For many years, luteinizing hormone-releasing hormone or gonadotropin-releasing hormone (GnRH) analogs have been used to treat androgen or estrogen-dependent tumors. However, emerging evidence shows that the GnRH receptor (GnRH-R) is overexpressed in several cancer cells, including ovarian, endometrial, and prostate cancer cells, suggesting that GnRH analogs could exert direct antitumoral actions in tumoral tissues that express GnRH-R. Another recent approach based on this knowledge was the use of GnRH peptides for developing specific targeted therapies, improving the delivery and accumulation of drugs in tumoral cells, and decreasing most side effects of current treatments. In this review, we discuss the conventional uses of GnRH analogs, together with the recent advances in GnRH-based drug delivery for ovarian, breast, and prostatic cancer cells.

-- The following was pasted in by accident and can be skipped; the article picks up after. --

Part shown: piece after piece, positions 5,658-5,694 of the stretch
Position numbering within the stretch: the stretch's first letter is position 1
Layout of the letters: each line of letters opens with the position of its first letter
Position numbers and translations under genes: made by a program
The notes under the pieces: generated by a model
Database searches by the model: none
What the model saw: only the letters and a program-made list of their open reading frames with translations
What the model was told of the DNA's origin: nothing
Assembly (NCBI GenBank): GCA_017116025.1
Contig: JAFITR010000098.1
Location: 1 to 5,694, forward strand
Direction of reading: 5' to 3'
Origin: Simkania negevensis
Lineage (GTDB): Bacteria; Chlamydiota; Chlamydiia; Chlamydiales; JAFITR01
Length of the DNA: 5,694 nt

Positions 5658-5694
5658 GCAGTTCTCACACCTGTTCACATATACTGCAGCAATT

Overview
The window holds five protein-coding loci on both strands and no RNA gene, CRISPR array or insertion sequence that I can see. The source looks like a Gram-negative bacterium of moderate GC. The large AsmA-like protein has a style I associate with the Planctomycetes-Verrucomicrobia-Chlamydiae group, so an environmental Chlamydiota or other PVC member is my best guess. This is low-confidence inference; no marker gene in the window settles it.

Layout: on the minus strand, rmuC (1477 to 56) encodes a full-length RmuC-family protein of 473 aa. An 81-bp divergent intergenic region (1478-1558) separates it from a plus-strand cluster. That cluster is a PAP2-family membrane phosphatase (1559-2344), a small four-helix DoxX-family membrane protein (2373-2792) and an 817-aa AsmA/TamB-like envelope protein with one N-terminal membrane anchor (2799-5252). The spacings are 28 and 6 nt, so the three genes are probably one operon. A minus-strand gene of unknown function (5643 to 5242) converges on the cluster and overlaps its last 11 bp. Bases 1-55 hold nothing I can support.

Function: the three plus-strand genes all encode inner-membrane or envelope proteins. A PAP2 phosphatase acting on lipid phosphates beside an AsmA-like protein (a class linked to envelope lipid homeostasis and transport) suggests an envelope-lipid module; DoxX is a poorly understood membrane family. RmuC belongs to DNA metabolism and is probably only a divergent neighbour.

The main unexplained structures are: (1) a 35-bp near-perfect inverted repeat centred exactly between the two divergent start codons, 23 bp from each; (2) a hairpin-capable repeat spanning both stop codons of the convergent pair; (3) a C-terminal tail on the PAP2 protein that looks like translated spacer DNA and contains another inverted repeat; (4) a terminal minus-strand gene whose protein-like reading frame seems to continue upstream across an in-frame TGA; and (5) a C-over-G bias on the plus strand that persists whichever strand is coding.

Áreas temáticas de ASJC Scopus
- Endocrinología, diabetes y metabolismo